How Kenyan fashion businesses are coping with COVID-19

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COVID-19 is grossly affecting the fashion industry. There are myriads of shuttered production houses, the distribution chain has been compromised, leaving small business owners without decent revenue streams.

Vic Drabicky, CEO of agency January Digital told Glossy that “the most at-risk brands are newer brands that don’t have the cash flow or credit lines to be able to sustain a complete closure of what could be a couple weeks or more…sadly, we’re going to end up losing some young brands that were showing great promise and some more tenured brands that simply couldn’t adapt to the extreme circumstances.”

Those that do not have cash flow to invest in virtual styling, large scale adoption of new technologies and a radical shit from operating on location to online will most probably not survive.

While other regions like the United States and Europe have activated stimulus packages, the situation is dire in Africa. In Kenya, the government, through its fashion council has mobilized fashion designers, raw material suppliers and other players to ramp up production of face masks locally.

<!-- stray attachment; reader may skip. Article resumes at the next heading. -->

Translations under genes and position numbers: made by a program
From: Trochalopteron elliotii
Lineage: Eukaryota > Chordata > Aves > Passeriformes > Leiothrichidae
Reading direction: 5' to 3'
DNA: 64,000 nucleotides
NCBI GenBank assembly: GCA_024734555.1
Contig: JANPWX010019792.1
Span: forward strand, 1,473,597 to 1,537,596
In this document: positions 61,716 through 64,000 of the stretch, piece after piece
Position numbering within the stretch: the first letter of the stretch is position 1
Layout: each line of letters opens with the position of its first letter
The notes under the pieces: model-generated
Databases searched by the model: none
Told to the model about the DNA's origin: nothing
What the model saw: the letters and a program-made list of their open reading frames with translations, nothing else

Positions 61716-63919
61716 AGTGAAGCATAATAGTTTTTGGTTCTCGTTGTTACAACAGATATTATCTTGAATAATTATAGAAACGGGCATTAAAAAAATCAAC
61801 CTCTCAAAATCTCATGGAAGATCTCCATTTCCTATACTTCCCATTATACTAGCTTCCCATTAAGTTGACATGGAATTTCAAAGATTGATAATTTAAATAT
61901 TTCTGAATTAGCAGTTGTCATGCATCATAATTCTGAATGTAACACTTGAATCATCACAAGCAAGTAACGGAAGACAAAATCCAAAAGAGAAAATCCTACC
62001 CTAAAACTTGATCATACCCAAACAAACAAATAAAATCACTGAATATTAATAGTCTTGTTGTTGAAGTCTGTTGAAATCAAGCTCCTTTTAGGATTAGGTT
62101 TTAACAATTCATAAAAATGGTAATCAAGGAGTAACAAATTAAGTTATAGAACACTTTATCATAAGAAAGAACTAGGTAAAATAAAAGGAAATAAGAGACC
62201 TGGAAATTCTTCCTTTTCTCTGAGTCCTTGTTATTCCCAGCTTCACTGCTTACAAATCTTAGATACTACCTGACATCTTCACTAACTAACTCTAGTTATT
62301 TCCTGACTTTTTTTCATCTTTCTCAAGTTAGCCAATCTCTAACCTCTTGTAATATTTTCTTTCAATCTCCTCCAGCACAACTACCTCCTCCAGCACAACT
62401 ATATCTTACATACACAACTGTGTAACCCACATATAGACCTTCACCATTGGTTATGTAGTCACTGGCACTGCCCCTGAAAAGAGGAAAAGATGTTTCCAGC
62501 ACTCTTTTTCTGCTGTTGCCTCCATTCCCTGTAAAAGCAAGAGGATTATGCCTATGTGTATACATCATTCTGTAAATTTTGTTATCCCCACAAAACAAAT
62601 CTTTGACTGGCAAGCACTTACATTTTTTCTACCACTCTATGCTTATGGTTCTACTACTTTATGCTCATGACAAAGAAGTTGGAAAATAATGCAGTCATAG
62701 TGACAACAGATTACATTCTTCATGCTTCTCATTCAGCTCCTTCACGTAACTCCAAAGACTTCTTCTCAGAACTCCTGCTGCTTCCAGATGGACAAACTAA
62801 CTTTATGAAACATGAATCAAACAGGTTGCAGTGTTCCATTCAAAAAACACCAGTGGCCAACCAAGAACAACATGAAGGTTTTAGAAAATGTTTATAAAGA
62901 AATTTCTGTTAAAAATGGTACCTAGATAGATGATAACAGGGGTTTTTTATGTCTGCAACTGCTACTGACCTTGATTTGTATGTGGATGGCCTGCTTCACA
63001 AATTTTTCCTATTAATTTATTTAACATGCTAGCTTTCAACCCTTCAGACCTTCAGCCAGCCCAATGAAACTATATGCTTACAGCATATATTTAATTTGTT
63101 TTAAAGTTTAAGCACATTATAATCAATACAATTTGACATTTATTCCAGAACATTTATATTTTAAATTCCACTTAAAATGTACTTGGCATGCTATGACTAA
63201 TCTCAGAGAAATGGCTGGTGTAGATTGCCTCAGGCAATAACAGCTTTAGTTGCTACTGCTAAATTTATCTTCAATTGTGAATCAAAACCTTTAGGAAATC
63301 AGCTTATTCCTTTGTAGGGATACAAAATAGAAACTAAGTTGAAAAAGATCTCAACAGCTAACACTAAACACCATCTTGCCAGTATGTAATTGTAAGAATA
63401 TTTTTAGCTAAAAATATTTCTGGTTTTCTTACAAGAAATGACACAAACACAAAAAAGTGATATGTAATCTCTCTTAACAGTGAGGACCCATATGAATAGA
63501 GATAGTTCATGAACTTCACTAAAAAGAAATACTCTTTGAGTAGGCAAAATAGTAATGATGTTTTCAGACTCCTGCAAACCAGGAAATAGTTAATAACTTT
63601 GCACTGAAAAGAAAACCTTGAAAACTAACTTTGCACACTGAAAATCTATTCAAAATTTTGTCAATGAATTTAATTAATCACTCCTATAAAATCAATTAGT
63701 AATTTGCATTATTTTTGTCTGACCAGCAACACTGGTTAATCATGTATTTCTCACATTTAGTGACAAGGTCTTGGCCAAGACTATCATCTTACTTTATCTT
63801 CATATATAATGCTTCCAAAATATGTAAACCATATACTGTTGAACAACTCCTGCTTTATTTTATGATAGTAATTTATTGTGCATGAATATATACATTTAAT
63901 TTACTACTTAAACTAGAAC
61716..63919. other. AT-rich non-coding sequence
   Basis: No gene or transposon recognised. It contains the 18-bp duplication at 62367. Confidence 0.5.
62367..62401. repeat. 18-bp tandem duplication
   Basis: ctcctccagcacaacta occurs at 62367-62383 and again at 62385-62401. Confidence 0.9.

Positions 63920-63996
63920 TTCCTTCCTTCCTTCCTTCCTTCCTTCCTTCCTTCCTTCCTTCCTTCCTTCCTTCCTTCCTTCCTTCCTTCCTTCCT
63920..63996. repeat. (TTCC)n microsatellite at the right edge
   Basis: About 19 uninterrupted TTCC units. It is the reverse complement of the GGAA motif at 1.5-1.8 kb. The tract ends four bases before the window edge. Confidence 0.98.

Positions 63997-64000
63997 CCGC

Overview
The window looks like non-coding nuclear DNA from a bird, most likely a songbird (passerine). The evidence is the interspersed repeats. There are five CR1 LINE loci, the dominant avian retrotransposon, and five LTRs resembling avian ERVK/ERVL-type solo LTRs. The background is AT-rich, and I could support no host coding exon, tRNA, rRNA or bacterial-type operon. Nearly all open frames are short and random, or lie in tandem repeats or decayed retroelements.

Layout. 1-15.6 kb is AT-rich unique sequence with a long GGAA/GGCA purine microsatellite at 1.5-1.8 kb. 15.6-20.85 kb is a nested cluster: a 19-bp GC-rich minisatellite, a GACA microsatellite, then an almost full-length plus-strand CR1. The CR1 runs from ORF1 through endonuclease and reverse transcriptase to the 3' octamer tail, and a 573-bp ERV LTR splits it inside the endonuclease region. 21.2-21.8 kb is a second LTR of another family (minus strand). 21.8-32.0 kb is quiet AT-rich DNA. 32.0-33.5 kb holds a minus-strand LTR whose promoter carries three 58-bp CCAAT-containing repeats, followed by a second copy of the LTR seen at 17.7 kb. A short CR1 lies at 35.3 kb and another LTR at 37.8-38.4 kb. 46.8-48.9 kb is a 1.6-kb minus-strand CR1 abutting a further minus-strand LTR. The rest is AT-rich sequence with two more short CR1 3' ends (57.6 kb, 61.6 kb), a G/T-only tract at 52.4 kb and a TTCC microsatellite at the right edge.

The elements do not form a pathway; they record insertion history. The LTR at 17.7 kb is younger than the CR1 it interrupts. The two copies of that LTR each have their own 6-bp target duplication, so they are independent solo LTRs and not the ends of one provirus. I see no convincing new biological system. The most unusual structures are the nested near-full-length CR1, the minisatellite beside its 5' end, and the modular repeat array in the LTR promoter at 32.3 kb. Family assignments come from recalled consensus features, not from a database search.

This will serve as a way to help the creative fashion industry survive, while helping in the fight against the pandemic. The key to survival has been adapting to tough times with innovative ways. They are learning from global brands which are leaders in the fashion business. Some companies like LVMH, L’Oreal, Mango, Burberry, Chanel and others are leading the fight against COVID-19.

Thus, they are providing value to customers. As of 3rd April 2020, the Kenyan government had approved mass manufacturing of face masks to help curb the pandemic.

“We shall start producing and distributing face masks across the country. The masks will be made available to the public with the help of chiefs and bodaboda (motorcycle) operators,” Health Cabinet Secretary Mutahi Kagwe said.

Business owners are also adapting to the ‘work from home’ directive, only doing deliveries upon request. Companies like Uber, Bolt and Safeboda have come in handy as their riders are helping the businesses run on survival mode.

The worst case scenario would be if the country comes into total lock down, something which has been an ongoing conversation, considering the recent curfew reinforcement has not been 100% effective.

So what do the next few months look like? There is a lot of uncertainity. However, there are ways that small business owners can still operate remotely. Through our sister publication African Vibes, we have compiled a list of amazing stuff that you can do to generate income. From starting a niche blog to a YouTube channel, there are a good number of creative ways you can use to sustain your fashion business.

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